Oct. 6th, 2013 – Prix de l’Arc de Triomphe Preview

Tony Kelzenberg for BetPTC.com

Oct 5th, 2013

THE BACKSTORY

In case you haven’t heard, a Japanese-trained horse has never won the Arc!!  I know if you live in North America this isn’t a large concern, but in Japan in some ways winning the Arc has become an obsession. Deep Impact was a huge on-track favorite before losing narrowly in 2006.  Last year, the Japanese-trained Orfevre looked home free before ducking in badly late and hitting the rail, losing the race to the lowly-regarded filly Solemia (if you want to see what a shock defeat that was, watch the replay here:  https://www.youtube.com/watch?v=4kluttGunQc).  This year Orferve and another Japanese-trained horse, Kizuna, are entered to win the 2013 Arc.  A Japanese-trained horse has to have its training schedule fully disrupted and specifically pointed for the Arc.  THAT is why Orfevre is back to win this year.  This is race that will define his place in history, not just a winner of the Arc, but accomplishing something not even the great Deep Impact could do – winning the Arc with Japanese-based connections.

Then question of the day is Orferve (currently the 9/4 favorite with William Hill) good enough to crush this Arc field in 2013?  Using Racing Post Ratings the answer is no.  He is a leading contender and has a good post (8), but his Racing Post Ratings (the Racing Post’s Euro-based answer to Beyer numbers) give him the slightest of edges – a peak RPR of 138 to 136 for Al Kazeem and 135 for the lightly raced and undefeated three year old filly Treve.

The Arc preps tell a similar story.  Treve’s prep was much faster than the prep for the 3yo colts, which was run even faster than Orfevre’s prep race.  Orfevre does have experience running well in last year’s Arc, BUT experience usually does not tell in the Arc.  From 1990 through 2012, three year olds have won the Arc 17 times, four year olds have won the Arc 5 times, and five year olds have only won the Arc one time (Marienbard in an upset for Godolphin in 2002).  Orfevre is 5 years old.  He has little upside in performance and no value at the windows.  He may be too old, and like we stated above, no Japanese-trained horse has won the Arc (and trust me you whippersnappers, he’s no Deep Impact either).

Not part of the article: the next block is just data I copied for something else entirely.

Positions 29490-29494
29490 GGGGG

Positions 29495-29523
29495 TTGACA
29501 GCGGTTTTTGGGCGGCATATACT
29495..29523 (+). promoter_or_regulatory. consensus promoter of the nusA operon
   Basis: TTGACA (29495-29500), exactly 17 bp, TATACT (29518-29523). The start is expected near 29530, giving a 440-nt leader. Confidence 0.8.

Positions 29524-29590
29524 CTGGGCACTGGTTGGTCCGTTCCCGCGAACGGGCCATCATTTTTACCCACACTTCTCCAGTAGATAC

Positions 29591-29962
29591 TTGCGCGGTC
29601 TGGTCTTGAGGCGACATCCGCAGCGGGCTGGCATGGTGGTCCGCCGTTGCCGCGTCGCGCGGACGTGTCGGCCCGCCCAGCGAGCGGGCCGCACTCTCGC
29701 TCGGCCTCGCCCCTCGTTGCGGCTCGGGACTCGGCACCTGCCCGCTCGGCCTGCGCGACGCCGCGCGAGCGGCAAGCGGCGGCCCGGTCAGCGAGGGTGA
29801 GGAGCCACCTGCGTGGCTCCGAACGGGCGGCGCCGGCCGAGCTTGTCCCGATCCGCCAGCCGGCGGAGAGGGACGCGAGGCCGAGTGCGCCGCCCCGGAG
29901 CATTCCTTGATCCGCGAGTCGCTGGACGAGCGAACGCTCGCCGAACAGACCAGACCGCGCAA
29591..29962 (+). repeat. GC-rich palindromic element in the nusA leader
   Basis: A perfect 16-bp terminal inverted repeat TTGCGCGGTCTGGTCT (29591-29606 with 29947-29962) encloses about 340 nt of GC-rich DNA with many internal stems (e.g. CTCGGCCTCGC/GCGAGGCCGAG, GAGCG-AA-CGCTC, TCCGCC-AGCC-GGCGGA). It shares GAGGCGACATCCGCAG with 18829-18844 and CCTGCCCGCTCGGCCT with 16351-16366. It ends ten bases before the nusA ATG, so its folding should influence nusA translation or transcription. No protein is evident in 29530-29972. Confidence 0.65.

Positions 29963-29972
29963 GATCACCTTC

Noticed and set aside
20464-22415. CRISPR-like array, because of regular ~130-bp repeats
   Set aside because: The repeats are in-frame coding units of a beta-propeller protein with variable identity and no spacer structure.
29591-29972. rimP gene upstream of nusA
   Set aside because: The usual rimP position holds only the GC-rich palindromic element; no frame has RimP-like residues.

TIME TO BET!!

So where to go with the money?  BELOW is a betting odds table of the quoted odds for a leading bookmaker in Britain, William Hill, along with my computer-generated odds line for the top contenders.

Note first that Orferve’s ‘quoted odds’ for an Arc win are quite a bit underlaid compared to my model.  This is true of most favorites because bettors like to back GOOD THINGS – but the price for good form is short, generally underlaid prices.

Al Kazeem’s odds are really interesting.  He’s been the best overall middle distance horse in Europe all spring and summer, and he ran second in his last race, the very prestigious Irish Champion Stakes at Leopardstown to the top mare The Fugue.  He also has been in the money in all six starts this year, with 4 wins.  MAYBE William Hill has some inside information that Al Kazeem won’t go well, OR they think post 18 (assumed to be post 17 of 17 after the scratch of Novellist) will doom him.  Since I have AL KAZEEM, independent of post, as a 9/2 chance, I have to make AL KAZEEEM the bet of the day from a value perspective if he is double digit odds on race day.